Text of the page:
According to former vice president of finance James Brown, select Adelphia Communications Corp. executives got to see two sets of financial results, AP reported.
Brown also testified Wednesday that Adelphia frequently manipulated financial data disclosed to bank lenders to avoid default and reduce interest payments.
Former Adelphia chairman John Rigas, his sons -- former chief financial officer Timothy Rigas and former executive VP of operations Michael Rigas -- and former director of internal reporting Michael Mulcahey are on trial for 24 counts of conspiracy, wire fraud, bank fraud and securities fraud. All four men have pleaded not guilty.
Brown pleaded guilty to conspiracy, securities fraud and wire fraud in November 2002.
Brown said Wednesday that the MSO compared its “real” results and its publicly reported, inflated figures in books given to several employees, including John, Timothy and Michael Rigas, according to AP.
He also testified that on a number of occasions, Michael Rigas said, “We don't want to fool ourselves,” according to AP.
Brown gave one example of an internal document showing Adelphia's operating cash flow at $177 million for the quarter ended in September 1997, while the publicly reported figure was $228 million.
According to AP, Brown said he discussed the details of how to inflate Adelphia's numbers with Timothy Rigas more than with the other defendants, but John and Michael Rigas knew that the MSO's public filings did not represent its real performance.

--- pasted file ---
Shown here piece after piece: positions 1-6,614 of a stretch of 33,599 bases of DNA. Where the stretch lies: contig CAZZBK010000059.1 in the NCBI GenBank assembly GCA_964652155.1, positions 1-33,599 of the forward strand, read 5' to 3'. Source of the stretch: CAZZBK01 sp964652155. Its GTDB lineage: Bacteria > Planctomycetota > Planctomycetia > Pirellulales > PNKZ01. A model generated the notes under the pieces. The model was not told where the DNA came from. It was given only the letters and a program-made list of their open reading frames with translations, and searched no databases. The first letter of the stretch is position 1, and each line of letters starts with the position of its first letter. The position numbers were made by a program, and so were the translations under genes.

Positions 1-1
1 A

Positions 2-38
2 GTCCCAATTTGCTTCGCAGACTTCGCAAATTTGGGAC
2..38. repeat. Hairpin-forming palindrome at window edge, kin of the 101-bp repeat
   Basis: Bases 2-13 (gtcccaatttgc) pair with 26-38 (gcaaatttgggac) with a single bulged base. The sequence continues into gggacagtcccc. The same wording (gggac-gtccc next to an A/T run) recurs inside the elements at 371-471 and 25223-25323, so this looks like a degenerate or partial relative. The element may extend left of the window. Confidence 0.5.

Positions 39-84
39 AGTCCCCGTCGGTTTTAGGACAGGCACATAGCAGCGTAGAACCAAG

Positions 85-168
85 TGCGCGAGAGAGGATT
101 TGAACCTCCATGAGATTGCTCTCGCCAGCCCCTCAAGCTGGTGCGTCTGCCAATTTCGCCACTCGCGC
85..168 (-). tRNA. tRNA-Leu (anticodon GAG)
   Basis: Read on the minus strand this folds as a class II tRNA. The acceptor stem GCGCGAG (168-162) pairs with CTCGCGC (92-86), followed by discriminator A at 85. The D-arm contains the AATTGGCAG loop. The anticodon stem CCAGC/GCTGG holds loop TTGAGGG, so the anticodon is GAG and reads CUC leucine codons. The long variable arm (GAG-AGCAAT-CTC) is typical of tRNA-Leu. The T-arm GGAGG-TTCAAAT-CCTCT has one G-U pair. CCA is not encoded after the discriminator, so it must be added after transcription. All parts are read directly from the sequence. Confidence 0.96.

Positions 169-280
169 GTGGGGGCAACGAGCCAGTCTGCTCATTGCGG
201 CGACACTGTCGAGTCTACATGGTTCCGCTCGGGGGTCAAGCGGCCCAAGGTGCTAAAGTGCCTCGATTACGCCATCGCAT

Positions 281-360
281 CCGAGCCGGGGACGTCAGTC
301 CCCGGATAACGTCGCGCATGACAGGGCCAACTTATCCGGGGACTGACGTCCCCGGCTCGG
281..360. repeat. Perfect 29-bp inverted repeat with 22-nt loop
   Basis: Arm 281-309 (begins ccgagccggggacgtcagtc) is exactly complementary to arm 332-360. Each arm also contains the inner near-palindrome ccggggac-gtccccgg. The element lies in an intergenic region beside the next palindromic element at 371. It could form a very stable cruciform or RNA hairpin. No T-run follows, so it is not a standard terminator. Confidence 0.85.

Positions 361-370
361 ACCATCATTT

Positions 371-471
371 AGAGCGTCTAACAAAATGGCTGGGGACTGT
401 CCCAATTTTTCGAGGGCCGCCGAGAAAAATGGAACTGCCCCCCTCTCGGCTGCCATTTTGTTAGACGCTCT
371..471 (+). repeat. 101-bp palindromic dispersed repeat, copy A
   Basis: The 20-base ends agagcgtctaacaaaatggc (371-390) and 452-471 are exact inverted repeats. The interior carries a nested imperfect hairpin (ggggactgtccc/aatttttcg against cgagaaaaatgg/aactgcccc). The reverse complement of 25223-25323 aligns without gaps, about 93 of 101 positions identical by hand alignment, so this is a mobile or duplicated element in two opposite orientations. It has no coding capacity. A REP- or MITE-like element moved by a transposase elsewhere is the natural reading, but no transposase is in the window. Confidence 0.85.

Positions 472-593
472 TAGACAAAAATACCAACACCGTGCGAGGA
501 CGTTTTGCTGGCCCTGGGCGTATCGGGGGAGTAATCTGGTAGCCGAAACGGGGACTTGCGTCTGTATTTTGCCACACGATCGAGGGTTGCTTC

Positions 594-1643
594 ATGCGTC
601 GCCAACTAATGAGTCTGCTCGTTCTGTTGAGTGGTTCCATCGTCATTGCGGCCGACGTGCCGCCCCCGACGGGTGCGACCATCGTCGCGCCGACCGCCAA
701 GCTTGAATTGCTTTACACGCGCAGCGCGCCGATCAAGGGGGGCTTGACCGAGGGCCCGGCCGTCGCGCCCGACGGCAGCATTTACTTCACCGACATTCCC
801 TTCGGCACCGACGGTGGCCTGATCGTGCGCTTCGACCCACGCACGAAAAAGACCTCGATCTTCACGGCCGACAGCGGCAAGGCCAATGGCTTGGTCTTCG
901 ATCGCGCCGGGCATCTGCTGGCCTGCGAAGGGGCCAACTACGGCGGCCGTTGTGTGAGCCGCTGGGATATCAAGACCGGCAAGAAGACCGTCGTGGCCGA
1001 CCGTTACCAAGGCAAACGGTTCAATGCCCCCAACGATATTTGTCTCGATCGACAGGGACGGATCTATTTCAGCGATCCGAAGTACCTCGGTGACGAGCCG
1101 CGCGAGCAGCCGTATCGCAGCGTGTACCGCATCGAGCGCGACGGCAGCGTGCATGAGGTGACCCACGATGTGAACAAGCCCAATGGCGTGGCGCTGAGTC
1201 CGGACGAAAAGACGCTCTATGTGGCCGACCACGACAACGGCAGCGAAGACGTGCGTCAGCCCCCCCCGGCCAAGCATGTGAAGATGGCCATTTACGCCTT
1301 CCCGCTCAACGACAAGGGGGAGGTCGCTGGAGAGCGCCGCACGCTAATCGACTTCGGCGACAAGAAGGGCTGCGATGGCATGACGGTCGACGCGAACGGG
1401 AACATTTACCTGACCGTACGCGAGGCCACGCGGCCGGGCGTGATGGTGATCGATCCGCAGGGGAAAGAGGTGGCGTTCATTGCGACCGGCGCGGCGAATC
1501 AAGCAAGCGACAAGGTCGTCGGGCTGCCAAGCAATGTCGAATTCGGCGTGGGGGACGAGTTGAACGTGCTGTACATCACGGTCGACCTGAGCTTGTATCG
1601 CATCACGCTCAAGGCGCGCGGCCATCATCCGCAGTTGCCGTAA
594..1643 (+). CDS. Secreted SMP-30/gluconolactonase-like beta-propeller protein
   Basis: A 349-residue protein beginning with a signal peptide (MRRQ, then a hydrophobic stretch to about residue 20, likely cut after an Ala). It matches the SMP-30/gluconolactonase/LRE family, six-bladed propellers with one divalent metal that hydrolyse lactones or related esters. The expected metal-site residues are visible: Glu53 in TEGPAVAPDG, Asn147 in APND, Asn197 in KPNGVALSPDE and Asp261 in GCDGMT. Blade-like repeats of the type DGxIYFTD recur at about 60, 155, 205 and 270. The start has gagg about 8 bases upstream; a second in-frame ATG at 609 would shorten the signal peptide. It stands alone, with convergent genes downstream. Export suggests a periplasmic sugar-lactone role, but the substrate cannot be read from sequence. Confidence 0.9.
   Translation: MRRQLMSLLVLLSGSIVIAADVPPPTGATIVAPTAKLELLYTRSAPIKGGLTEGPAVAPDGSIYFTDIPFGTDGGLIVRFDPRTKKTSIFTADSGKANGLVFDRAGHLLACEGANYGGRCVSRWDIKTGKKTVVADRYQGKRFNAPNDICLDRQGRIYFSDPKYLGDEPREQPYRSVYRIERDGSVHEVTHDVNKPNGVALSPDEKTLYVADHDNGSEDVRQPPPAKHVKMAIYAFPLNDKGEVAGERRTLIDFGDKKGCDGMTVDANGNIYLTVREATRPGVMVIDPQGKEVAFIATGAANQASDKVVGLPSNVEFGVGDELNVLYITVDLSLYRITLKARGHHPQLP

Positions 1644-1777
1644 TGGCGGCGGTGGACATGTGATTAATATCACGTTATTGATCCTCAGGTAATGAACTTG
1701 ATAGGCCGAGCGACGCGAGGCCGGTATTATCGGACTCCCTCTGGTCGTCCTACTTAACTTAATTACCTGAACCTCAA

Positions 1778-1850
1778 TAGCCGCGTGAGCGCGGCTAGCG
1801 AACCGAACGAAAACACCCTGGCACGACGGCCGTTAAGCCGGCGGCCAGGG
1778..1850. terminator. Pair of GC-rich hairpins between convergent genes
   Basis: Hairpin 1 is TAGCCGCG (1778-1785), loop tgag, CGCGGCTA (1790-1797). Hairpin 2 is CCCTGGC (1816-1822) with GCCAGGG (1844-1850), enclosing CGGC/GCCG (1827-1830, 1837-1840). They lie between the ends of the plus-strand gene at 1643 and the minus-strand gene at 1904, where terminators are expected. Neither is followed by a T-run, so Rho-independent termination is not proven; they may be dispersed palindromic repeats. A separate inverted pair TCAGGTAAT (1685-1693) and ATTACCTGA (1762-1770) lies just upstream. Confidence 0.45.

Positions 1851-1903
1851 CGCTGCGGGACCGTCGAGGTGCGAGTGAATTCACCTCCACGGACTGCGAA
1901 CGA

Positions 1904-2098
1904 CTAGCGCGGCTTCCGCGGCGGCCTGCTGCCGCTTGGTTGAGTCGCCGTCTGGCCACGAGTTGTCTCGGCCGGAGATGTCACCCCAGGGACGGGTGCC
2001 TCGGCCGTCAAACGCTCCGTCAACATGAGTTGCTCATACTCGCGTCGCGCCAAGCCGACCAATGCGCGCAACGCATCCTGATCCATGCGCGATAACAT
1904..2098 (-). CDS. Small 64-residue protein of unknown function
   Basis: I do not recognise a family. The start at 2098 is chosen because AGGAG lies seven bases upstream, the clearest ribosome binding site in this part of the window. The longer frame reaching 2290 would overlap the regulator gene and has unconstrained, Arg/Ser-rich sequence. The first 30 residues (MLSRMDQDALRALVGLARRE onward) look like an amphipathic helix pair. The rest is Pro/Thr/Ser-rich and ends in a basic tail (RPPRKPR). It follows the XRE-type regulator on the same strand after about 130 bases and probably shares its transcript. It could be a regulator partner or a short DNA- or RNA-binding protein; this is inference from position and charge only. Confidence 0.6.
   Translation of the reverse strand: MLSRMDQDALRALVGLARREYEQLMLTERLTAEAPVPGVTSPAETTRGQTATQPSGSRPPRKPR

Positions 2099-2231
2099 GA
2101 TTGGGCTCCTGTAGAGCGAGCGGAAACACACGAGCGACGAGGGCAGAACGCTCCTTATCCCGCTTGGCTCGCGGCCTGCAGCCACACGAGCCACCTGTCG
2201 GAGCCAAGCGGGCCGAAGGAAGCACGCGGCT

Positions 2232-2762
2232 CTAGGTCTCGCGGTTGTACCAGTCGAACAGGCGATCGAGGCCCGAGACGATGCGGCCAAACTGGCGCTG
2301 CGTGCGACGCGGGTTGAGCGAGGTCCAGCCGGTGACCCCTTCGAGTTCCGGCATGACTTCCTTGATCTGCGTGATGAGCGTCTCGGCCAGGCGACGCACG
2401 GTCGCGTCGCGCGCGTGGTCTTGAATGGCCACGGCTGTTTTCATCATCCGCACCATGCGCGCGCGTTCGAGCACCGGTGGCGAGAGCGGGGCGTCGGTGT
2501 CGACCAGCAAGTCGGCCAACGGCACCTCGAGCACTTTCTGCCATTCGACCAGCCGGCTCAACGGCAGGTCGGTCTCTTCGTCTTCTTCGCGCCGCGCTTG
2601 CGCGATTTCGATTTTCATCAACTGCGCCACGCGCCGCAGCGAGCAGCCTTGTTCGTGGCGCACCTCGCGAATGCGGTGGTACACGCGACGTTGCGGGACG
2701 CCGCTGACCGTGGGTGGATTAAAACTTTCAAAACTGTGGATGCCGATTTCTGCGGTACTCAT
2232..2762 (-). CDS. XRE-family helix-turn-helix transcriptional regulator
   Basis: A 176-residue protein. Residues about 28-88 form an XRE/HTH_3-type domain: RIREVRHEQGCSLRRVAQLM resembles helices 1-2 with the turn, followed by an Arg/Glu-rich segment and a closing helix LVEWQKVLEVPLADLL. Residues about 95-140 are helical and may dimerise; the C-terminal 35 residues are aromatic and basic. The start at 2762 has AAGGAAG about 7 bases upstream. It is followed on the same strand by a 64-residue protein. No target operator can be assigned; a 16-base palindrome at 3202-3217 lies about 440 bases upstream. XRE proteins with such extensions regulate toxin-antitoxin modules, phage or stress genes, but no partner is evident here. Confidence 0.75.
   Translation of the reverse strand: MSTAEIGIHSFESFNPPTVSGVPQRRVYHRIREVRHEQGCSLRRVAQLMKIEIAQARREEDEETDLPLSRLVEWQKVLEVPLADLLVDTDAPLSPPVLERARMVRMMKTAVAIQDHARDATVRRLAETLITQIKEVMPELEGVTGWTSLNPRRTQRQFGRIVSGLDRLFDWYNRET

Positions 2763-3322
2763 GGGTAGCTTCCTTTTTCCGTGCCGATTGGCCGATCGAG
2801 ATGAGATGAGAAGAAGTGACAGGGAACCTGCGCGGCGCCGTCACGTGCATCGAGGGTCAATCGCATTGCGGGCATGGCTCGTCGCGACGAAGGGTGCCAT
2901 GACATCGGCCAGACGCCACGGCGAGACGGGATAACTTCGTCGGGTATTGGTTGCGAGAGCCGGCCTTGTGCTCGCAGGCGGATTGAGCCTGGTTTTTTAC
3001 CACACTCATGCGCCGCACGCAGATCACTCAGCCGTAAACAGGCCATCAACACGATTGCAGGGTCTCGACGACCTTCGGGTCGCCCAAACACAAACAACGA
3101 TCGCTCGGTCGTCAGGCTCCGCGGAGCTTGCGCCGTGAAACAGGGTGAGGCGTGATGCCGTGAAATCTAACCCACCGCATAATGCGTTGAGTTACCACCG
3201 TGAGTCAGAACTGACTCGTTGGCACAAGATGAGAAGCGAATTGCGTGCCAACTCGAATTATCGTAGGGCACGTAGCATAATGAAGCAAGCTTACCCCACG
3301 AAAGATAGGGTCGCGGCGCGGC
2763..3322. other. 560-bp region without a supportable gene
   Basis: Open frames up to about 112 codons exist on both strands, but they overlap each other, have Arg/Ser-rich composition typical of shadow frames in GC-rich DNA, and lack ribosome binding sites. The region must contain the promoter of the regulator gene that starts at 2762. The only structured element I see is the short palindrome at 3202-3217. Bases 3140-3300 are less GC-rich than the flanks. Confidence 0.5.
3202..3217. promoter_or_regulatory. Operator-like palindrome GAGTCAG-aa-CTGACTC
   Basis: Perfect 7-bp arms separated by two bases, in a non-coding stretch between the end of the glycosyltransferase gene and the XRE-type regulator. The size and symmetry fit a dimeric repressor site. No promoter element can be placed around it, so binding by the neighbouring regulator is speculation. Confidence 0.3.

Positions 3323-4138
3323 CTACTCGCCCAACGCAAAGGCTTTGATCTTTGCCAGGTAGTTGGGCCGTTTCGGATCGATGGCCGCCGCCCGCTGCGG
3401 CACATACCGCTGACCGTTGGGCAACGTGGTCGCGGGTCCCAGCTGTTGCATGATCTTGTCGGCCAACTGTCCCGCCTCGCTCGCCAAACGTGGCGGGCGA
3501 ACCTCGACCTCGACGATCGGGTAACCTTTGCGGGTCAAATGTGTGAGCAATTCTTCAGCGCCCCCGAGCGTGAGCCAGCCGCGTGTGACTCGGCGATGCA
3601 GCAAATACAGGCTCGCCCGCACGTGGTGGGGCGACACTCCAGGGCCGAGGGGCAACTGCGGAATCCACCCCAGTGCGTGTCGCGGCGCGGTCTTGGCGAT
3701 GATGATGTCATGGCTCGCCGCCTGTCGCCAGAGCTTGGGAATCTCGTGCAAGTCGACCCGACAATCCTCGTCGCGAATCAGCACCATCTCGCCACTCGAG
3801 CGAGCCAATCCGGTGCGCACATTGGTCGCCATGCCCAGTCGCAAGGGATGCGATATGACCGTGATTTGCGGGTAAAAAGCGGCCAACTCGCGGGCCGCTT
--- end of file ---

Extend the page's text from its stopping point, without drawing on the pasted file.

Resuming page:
John Rigas occasionally showed discomfort with the moves but did nothing to stop them, Brown testified, adding, "On one occasion, John told me, 'We need to get away from this accounting magic.'"
In another conversation, Brown testified, John Rigas "told me he felt sorry for Tim Rigas and me because the operating results were putting so much pressure on us ... but he said, 'You have to do what you have to do.’ He also said we can't afford to have a default."
As far as the bank lenders, Brown testified Wednesday that finance executives, including Timothy Rigas and Mulcahey, held Saturday meetings after quarterly reports were filed with the Securities and Exchange Commission to decide how to manipulate the prior quarter's financial data, AP reported.
Brown said Mulcahey was responsible for the calculations for compliance and prepared the documents given each quarter to the banks, and Timothy Rigas often signed those documents.
He added that Adelphia manipulated numbers given to the banks in some way "almost every quarter."